Case Author(s): Abigail Davies, BA
Specialty/Title: Medical Student, class of 2019
Affiliation(s): The Warren Alpert Medical School of Brown University
Phone: (978) 270-4829
Editor: Alyson J. McGregor MD, MA
Co-Editor: Rebecca Barron, MD, MPH
Case Overview: While colorectal cancer is more prevalent in men, women present with a more aggressive, right-sided cancer that leads to higher mortality and lower 5-year survival. Hormonal and anatomic differences between men and women may both contribute to this discrepancy, making sex an important factor to consider in colorectal cancer diagnosis and prognosis.
Name: Mrs. X
Past medical history was significant for myocardial infarction, congestive heart failure, atrial fibrillation, hypertension, asthma/COPD, colon cancer, diabetes, 3 cardiac stents, colostomy, and hysterectomy.
Current medications: carvedilol, furosemide, atorvastatin, montelukast, glipizide, metformin, oxycodone, magnesium, vitamin D
Social history: Retired. Widowed. Has six children, lives with youngest daughter.
Family history: significant for brother with bladder cancer
Mrs. X was a 77 year-old female with a history of right-sided colon cancer treated with surgery and chemotherapy who presented to the emergency department with worsening non-localized abdominal pain over the past two weeks. She also endorsed night sweats, decreased appetite, fatigue, and nausea, but denied fevers, vomiting, urinary symptoms, and changes in her colostomy output.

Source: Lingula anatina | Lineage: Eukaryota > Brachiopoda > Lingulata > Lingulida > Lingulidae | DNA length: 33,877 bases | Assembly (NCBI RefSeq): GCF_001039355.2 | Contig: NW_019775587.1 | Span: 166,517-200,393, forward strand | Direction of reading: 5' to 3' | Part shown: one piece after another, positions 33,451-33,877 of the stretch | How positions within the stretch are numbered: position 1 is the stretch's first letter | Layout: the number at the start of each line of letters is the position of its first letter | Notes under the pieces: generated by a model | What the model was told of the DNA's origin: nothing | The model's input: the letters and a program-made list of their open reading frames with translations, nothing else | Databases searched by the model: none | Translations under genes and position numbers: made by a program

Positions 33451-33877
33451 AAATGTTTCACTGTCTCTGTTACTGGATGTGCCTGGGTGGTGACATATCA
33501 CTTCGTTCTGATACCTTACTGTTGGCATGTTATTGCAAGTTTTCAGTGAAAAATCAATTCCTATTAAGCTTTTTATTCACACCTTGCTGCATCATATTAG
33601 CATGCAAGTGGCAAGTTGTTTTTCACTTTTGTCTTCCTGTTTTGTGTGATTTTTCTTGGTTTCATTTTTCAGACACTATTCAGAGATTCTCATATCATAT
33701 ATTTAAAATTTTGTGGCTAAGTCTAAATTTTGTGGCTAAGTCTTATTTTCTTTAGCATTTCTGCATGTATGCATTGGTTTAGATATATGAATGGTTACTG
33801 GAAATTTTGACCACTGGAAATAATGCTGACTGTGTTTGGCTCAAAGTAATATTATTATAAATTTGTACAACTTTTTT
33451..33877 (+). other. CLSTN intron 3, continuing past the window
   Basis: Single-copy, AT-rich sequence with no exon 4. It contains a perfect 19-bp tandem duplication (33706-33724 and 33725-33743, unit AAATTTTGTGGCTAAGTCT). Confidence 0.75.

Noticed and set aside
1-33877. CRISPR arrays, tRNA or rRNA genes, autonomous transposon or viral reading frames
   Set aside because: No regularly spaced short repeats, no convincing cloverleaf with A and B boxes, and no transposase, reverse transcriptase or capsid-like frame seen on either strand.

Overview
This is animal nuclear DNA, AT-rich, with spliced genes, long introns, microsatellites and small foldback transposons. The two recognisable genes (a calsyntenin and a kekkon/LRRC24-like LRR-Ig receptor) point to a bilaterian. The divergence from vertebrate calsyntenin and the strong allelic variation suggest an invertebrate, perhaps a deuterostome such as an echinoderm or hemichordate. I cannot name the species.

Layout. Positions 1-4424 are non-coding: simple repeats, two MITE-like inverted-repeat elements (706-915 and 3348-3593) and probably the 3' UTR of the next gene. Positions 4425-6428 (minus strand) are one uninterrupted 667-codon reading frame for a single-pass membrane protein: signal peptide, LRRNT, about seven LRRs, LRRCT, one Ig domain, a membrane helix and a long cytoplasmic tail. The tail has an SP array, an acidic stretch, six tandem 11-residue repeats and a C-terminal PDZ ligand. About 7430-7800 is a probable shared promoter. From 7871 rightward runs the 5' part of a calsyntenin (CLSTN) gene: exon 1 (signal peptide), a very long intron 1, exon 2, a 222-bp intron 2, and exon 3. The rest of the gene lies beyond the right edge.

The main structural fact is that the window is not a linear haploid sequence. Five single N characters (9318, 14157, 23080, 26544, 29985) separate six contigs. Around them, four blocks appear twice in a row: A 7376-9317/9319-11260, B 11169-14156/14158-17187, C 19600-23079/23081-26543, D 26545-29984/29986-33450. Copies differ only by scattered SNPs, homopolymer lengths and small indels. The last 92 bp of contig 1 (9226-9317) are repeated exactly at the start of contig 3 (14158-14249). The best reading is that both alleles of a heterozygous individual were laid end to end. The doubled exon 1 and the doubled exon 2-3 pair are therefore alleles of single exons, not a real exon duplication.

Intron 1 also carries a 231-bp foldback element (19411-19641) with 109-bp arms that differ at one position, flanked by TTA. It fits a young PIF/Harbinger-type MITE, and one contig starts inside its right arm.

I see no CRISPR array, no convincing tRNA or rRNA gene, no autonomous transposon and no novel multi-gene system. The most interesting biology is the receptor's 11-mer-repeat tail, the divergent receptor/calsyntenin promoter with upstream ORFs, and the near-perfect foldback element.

On physical exam, Mrs. X was chronically ill appearing. Her abdomen was soft, mildly tender throughout without rebound or guarding, and mildly distended. Her labs were unremarkable. Her CT scan showed metastatic colon cancer.
Metastatic colon cancer.
This patient has previously been treated with surgery and chemotherapy for her colon cancer. As she refused treatment for her cancer at the time of hospitalization, she was discharged into hospice care.
As colorectal cancer has long affected more men than women, sex differences throughout the course of the disease are often not well defined. Although there are some conflicting data, a few trends in particular are relevant to this case.1